Vang Thi D, a 17-year-old schoolgirl, fell in love with a man named Tu that she met on Facebook.
He was handsome, dressed well and had a big motorbike.
Tu invited D and her friend T (16 years old) on a trip to Lao Cai Province. There, the two girls were raped and later sold to China, where men assigned to guard them and look for buyers also violated them repeatedly.
With the help of a sim card hidden in her belly, D managed to inform her family that she had been trafficked to China. Her family informed the local police. Five days later, both girls were rescued after they jumped off the third floor of the building in which they were held captive.
Among the news stories that haunt me long after I read them are those involving human trafficking, because I know that for every person saved there are many more that are not, and are condemned to a life of bonded labour and slavery.
Even after their rescue, the victims' struggles continue, because of the physical and psychological trauma they have suffered, and because re-integration is never easy into a society ridden with various kinds of prejudices.
In Vietnam, news reports about human trafficking are far too frequent and upsetting.
In 2008, a grandmother in Dong Thap Province sold her 3-month-old grandnephew to a broker for VND9 million (S$559). She needed the money to pay off gambling debts. Later, both the broker and the grandmother were sentenced to four years in prison.
A girl in Quang Nam Province who conceived out of wedlock without planning to agreed to let a woman who said she was barren adopt her baby for an unspecified sum. The woman faked papers to send the child to an orphanage that also allows adoption by foreign nationals. Luckily, the real mother discovered the plan in time and informed the police.
The Vietnamese Government has initiated many measures to tackle the human trafficking menace.
It has implemented two five-year (2006-10, 2011-15) national plans against human trafficking.
The National Assembly, Vietnam's parliament, passed the Law on Prevention and Suppression of Human Trafficking that took effect on January 1, 2012.
Among other things, the law bans internal and cross-border trafficking, labour trafficking and other forms of trafficking including the removal of organs and surrogacy.
Vietnam has ratified the United Nations Convention on Transnational Organised Crime and its Protocol to Prevent, Suppress and Punish Human Trafficking, and strictly complies with obligation under these conventions. It has signed bilateral agreements and undertaken co-operation activities with all neighbouring and regional countries to prevent and fight human trafficking.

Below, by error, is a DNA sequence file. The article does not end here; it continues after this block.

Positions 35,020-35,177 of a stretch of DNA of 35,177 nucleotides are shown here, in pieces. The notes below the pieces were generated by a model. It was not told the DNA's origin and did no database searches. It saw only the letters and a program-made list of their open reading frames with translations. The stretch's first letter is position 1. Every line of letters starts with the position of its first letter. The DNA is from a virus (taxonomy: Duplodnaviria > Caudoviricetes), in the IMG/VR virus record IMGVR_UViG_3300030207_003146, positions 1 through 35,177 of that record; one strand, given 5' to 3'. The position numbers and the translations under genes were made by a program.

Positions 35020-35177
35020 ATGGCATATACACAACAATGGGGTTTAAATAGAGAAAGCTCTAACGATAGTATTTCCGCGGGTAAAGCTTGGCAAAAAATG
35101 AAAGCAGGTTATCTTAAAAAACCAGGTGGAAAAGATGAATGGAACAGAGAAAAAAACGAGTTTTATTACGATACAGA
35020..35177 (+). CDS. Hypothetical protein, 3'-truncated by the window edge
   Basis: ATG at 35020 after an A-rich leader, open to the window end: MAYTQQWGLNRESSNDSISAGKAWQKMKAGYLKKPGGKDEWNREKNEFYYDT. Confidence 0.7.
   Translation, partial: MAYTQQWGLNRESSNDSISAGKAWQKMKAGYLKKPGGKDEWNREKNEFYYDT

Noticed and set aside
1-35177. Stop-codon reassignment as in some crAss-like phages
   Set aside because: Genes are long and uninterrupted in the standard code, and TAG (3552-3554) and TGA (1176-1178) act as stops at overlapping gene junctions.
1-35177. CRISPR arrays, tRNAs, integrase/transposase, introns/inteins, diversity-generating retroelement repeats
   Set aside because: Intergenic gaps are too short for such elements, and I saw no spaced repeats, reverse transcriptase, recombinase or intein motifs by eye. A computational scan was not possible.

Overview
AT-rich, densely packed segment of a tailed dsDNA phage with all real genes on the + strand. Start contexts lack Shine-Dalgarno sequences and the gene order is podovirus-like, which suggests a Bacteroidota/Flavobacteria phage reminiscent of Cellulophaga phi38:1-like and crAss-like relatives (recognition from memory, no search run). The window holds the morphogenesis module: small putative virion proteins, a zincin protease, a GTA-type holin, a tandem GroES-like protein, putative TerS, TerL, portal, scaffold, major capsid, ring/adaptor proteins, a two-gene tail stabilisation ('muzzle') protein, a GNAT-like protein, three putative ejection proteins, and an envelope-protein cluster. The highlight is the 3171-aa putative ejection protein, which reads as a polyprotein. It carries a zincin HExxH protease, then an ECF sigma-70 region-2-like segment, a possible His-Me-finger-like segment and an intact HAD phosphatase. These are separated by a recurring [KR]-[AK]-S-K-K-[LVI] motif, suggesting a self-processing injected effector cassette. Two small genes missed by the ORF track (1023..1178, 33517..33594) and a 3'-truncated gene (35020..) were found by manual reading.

Vietnam is also an active member in regional forums such as the Coordinated Mekong Ministerial Initiative against Trafficking (COMMIT), which brings together the six Greater Mekong Sub-region countries in the fight against human trafficking; and the AIPO Forum on Legal Cooperation to Combat Human Trafficking and the Association of Southeast Asian Nations, notes the United Nations Inter-Agency Project on Human Trafficking (UNIAP).
These efforts have been recognised by international agencies.
"Vietnam has one of the highest conviction rates for traffickers in the world, thanks in large part to training by UNODC (United Nation Office on Drug and Crime)," says a statement on the UNODC website.
In 2012 alone, authorities arrested 719 traffickers, prosecuted 453 and convicted 400 with sentences ranging from 3 to 20 years imprisonment.
However, it is clear that human trafficking has many different forms and is on the rise in Viet Nam despite all the efforts to control and prevent it.
According to the Ministry of Public Security, 507 human trafficking cases with 697 traffickers and 982 victims were uncovered in 2013, a year-on-year increase of four per cent.
As many as 301 cases were detected in the first six months of this year, a 16 per cent increase over the same period last year.
It is estimated that 400-500 trafficking cases involving almost 1,000 victims are discovered in the country each year.